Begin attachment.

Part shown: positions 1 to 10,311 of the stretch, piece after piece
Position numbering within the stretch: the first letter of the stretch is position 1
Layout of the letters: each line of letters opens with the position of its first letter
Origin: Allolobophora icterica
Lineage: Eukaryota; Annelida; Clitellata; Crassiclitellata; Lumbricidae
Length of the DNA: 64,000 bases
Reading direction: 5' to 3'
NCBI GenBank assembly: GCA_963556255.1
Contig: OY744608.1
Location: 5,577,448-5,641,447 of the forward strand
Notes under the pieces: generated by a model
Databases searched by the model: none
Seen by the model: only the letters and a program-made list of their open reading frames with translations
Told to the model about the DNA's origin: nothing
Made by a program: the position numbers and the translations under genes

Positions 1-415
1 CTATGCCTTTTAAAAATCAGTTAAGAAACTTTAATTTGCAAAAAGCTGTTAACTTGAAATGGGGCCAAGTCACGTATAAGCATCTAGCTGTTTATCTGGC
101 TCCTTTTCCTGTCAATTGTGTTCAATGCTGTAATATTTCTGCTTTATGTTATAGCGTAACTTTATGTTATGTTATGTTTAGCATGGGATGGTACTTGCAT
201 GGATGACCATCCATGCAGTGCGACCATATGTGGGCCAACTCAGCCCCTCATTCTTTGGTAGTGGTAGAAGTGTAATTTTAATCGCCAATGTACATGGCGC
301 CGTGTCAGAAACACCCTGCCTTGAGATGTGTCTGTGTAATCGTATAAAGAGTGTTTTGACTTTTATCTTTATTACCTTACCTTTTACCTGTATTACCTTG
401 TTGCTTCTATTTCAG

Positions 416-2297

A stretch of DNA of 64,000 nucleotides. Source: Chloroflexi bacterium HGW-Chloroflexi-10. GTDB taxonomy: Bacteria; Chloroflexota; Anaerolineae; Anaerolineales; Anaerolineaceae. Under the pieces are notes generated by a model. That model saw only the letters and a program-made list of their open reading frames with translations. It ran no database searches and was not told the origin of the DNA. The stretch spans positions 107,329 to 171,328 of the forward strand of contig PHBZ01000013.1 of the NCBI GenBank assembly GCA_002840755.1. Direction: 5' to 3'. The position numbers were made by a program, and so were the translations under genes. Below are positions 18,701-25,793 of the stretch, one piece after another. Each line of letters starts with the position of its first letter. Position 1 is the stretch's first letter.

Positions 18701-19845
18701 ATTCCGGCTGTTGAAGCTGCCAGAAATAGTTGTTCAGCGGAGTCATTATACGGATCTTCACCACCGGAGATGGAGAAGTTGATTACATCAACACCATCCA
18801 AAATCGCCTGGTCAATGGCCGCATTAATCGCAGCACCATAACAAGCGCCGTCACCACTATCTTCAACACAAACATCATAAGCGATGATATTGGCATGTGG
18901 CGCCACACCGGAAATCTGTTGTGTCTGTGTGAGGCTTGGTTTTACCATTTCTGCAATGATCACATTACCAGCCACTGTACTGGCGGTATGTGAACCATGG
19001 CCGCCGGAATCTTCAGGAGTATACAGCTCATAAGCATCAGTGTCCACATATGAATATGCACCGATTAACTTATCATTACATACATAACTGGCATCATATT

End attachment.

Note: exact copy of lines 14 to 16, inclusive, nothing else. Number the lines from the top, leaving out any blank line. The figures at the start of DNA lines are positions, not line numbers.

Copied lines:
Told to the model about the DNA's origin: nothing
Made by a program: the position numbers and the translations under genes

Positions 1-415